CLARITT v. The STATE.
Cedric Claritt appeals following his conviction of two counts of armed robbery, two counts of aggravated assault and possession of a firearm during the commission of a crime.
1. Claritt contends this case should be remanded for a hearing on his amended motions for new trial. The record shows that Claritt's first appellate attorney filed a timely motion for new trial on February 13, 2003, and an amended motion for new trial on April 25, 2003, raising, inter alia, the issue of ineffectiveness of trial counsel. A hearing was held on May 9, 2003, and an order denying the motions was filed on May 19, 2003.
Appellate counsel filed a “second” motion for new trial on June 23, 2003, based upon newly discovered evidence, to wit, that the State was aware, or should have been aware, that photographs of the robber taken by the store video camera would show that Claritt was not the robber. The trial court denied this motion on July 30, 2003, specifically noting that it was out of time and that it failed to present any grounds for relief which were not addressed in the court's earlier order denying Claritt's motion and amended motion for new trial.
On May 13, 2004, new appellate counsel filed a motion to allow an out-of-time appeal. The trial court granted the motion, finding that Claritt's previous appellate counsel had failed to advise him of his right to pursue an appeal and that Claritt was not responsible for the failure to file a timely direct appeal.
After the grant of his out-of-time appeal, Claritt's new appellate counsel filed an amended motion for new trial, alleging, inter alia, ineffective assistance of trial counsel. Claritt filed another amended motion for new trial on September 30, 2003, alleging ineffectiveness of trial counsel, and newly discovered evidence. The trial court denied the motions on October 5, 2004, and Claritt filed his notice of appeal on October 19, 2004.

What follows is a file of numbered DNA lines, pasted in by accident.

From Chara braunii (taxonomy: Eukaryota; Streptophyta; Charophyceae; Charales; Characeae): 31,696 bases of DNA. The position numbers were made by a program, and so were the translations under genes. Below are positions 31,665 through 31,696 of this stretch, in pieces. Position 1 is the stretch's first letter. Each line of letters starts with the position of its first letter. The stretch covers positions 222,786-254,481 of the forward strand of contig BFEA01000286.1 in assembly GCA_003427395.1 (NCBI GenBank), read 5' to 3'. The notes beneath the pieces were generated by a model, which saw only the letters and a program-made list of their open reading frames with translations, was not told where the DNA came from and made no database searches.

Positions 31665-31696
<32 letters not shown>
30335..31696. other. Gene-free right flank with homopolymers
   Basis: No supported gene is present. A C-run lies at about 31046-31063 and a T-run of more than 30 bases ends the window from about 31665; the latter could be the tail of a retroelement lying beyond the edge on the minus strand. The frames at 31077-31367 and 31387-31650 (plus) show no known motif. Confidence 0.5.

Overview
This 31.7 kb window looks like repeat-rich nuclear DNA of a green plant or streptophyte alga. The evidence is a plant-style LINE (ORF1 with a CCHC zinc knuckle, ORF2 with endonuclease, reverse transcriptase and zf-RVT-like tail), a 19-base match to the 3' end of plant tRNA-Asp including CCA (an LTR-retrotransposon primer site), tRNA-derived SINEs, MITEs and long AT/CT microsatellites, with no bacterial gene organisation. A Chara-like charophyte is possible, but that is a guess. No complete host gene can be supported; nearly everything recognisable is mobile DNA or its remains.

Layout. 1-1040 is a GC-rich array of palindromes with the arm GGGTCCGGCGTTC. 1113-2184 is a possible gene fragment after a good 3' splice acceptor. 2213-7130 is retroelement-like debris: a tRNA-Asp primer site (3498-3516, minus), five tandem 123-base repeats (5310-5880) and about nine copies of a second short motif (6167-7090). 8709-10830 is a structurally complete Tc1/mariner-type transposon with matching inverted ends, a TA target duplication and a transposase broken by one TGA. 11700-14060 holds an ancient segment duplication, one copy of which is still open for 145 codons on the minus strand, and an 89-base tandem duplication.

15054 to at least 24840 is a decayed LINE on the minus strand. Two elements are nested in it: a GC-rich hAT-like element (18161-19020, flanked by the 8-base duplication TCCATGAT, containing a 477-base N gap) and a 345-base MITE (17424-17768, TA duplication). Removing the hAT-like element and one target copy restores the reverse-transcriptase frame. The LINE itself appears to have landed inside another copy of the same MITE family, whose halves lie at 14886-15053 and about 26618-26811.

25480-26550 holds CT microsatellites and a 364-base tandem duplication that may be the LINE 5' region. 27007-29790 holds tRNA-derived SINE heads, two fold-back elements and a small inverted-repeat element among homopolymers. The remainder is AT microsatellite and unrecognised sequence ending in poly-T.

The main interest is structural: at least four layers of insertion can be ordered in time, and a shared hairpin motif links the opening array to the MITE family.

Claritt now enumerates as error the trial court's denial of his motions for new trial which were filed after the grant of permission to file an out-of-time appeal without first conducting a hearing. We agree.
The grant of an out-of-time appeal permits a defendant, by the grace of the court, to start the post-conviction process anew. Maxwell v. State, 262 Ga. 541, 542-543(3), 422 S.E.2d 543 (1992). Indeed, the grant of an out-of-time appeal constitutes permission to pursue the post conviction remedy of a new trial. Robinson v. State, 275 Ga. 143, 145(4), 561 S.E.2d 823 (2002). In this respect, the grant of an out-of-time appeal is the functional equivalent of the entry of a judgment.
(Punctuation omitted.) Fairclough v. State, 276 Ga. 602, 603(1), 581 S.E.2d 3 (2003). And
this Court has concluded that, [in the context of the grant of an out-of-time appeal,] appellant's earlier filing and the trial court's denial of a new trial motion did not preclude appellate defense counsel from filing another new trial motion timely raising the inadequacy of counsel issue before filing the notice of an out-of-time appeal. [Cit.] Wordu v. State, 216 Ga.App. 552, 554(2), 455 S.E.2d 101 (1995).
(Punctuation omitted.) Herndon v. State, 232 Ga.App. 129, 133(3), 499 S.E.2d 918 (1998).
But the State argues that Claritt is not entitled to a hearing on these motions, because his earlier filed motions for new trial also challenged the effectiveness of his trial counsel and raised a similar issue concerning his identification based on the store videotape that forms the basis of his claim of newly discovered evidence. However, our review shows that the motions filed by Claritt's new appellate counsel raise additional claims of ineffectiveness not previously considered by the court, as well as alleged trial errors not previously raised or ruled upon. We thus agree that a hearing should be conducted on Claritt's motions for new trial prior to resolution of the issues raised in the present appeal, and the case is therefore remanded to the trial court for that purpose. In the event that the trial court renders an adverse ruling on his motion, Claritt shall then have 30 days to file an appeal from that ruling.
SMITH, P.J., and ELLINGTON, J., concur.